[OBSERVER]You say Coree, I say Korea

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[OBSERVER]You say Coree, I say Korea

The JoongAng Daily reported on Oct. 30 in its “About Korea” column that “Some nationalists say that the Japanese government changed the spelling [from Corea or Coree] to ‘Korea’ so that Japan precedes Korea in any alphabetical listing of the countries.”
Yes, some Koreans, nationalist or otherwise, do say that. But as it is such a manifestly foolish assertion, why would a responsible news medium repeat it? As a certain exasperated teenager of my acquaintance used to say to his parents, “Please, can we just try - just try - to be rational for one minute?”
The Japanese have many sins to answer for from the period when they colonized Korea, a period which lasted from 1910 to 1945. But it is not true that they systematically uprooted all Korean native species of plant life and replaced them with invasive Japanese species.
Read a few Korean shijo poems celebrating nature, and it is clear that the Korean landscape in the centuries before the Japanese occupation looked about the same as it does now, bar a few plants that might have been wiped out or mutated by carbon monoxide poisoning
And it is untrue to the point of being bizarrely so that they robbed Korea of its ancient and authentic name, Corea.
Isn’t it obvious? Koreans have their own alphabet. The proper spelling in hangul is the correct name. The name’s representation in Roman letters was for the convenience of foreigners who can’t read hangul.
But this form of linguistic ethnic cleansing gets more complicated.
South Koreans don’t actually call their country “Korea” (or “Corea”). Now they call it Hanguk. Before the Japanese colonial period they called it Joseon (using the current government-approved transliterations). “Korea” is something outsiders call this country.
(It is surprisingly common for countries to have many names. The people known to English-speakers as “Germans” are “Allemands” to the French, “Nemtsy” to the Russians and “Tedeschi” to the Italians. The citizens prefer none of these names but call themselves “Deutsche.”)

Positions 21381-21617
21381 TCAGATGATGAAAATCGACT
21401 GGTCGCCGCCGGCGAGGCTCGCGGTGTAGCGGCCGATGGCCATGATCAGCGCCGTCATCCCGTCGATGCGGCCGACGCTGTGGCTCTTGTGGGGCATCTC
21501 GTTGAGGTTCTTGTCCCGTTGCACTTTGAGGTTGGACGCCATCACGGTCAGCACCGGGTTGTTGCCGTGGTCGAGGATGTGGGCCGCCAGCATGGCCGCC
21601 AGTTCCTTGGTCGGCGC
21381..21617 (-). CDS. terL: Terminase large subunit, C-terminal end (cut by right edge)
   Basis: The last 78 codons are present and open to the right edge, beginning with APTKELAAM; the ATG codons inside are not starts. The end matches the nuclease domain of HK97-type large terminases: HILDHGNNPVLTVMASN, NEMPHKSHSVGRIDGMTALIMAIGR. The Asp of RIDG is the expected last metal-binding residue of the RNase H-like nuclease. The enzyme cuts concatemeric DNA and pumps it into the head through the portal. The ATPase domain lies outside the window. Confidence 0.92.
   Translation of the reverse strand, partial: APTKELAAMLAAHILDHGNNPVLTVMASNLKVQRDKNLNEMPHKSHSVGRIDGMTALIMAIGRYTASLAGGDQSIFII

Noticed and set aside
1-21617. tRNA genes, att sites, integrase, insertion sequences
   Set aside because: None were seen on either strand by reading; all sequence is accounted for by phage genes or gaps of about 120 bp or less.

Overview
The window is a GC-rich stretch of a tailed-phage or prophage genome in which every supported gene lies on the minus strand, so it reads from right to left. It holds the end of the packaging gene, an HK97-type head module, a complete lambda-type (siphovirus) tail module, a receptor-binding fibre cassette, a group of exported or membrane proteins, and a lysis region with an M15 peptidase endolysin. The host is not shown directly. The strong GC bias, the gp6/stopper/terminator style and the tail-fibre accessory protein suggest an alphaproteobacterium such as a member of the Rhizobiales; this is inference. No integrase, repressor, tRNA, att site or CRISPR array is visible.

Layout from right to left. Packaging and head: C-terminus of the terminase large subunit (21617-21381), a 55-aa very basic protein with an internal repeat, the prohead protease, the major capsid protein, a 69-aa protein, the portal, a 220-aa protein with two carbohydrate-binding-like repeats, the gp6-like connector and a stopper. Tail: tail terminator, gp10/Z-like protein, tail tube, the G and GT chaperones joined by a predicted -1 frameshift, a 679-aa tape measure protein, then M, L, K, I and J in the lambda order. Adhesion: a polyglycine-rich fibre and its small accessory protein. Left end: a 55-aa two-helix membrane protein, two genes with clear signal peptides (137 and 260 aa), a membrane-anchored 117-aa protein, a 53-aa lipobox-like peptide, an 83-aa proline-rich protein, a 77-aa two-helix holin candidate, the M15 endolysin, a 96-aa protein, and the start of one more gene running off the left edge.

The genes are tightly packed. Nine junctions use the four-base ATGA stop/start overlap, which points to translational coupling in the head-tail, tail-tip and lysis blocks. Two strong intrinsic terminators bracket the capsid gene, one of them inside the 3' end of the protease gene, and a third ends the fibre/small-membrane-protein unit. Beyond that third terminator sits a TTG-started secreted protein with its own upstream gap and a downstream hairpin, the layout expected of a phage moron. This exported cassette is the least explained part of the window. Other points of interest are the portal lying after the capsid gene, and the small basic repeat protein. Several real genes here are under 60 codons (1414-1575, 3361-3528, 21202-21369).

“Korea” derives from “Goryeo,” the name of the dynasty that ruled the Korean Peninsula from the 918 to 1392. This pre-Hangul name survived the fall of the dynasty because when the first European explorers and map makers showed up in the 16th and 17th centuries they were able to record the country’s name as “Coree” or Corea.”
But these cartographers were French and Portuguese, and they were bound by their own alphabets, which had no “K” but used “C” to represent the “K” sound. Later British and German maps used the “Korea” spelling because those alphabets have the letter “K.” It is strange indeed for Koreans to think that the quirks of European alphabets should have been responsible for an imperialist mutation of their country’s name.
Now about the machinations of the Japanese. The story as I have heard it told suggests that the spelling was changed from “Corea” to “Korea” in an Olympic year, so that the Japanese team would precede the Korean team during the patriotic tub-thumping of the opening ceremonies
This explanation forgets the meaning of colonialism. Because Korea had been annexed by Japan, it had no Olympic existence. Korean Olympians competed as Japanese. There was no spelling to fight over. Imagine that provincial hotheads in this country objected to the new Romanization rules for Korean established in 2000, because Cholla got changed to Jeolla, which follows “Hanguk” in the alphabet. The one is a province, the other a country; they don’t occupy the same lists.
The Japanese word for Korea, by the way, is “Chosen.” The Japanese call their own country “Nippon.” And the traditional Japanese word for Japan is “Zipangu.” I think we have to give up the idea that the Japanese are manic for alphabetical precedence.
Nevertheless, the myth spreads, and foreigners are helping it to propagate. Not long ago I was stopped by some Korean college students who were polling foreigners’ attitudes about Korea. Yes, I like it here. Yes, I think Koreans are friendly. Yes, I like kimchi. No, I don’t think war with North Korea is likely.
Craning my neck a bit, I saw the printed question list the young pollster was working with. It had “Corea,” “Coreans,” “North Corea.” (But not “cimchi.”) What’s this?
“Our teacher tells us to spell it this way.”
“Why?”
“She says it is the original spelling.”
“Your teacher is wrong. If you are speaking French, ‘Coree’ is the correct spelling, if you are speaking English, ‘Korea’ is correct. If you speak Korean, you spell it in hangul.”
This was greeted with polite incredulity, then: “But she is a foreigner, too.”
See, that ‘s what I like about Koreans. They think foreigners know more about Korea and the Korean language than they do themselves - except when they think foreigners know nothing at all about Korea.
So, fellow foreigners, let’s stop misleading Korean youth. Forget the fanciful Corea. Let Korea be Korea.

*The writer is a former editor of the JoongAng Daily and a professor at Yonsei GSIS.


by Harold Piper
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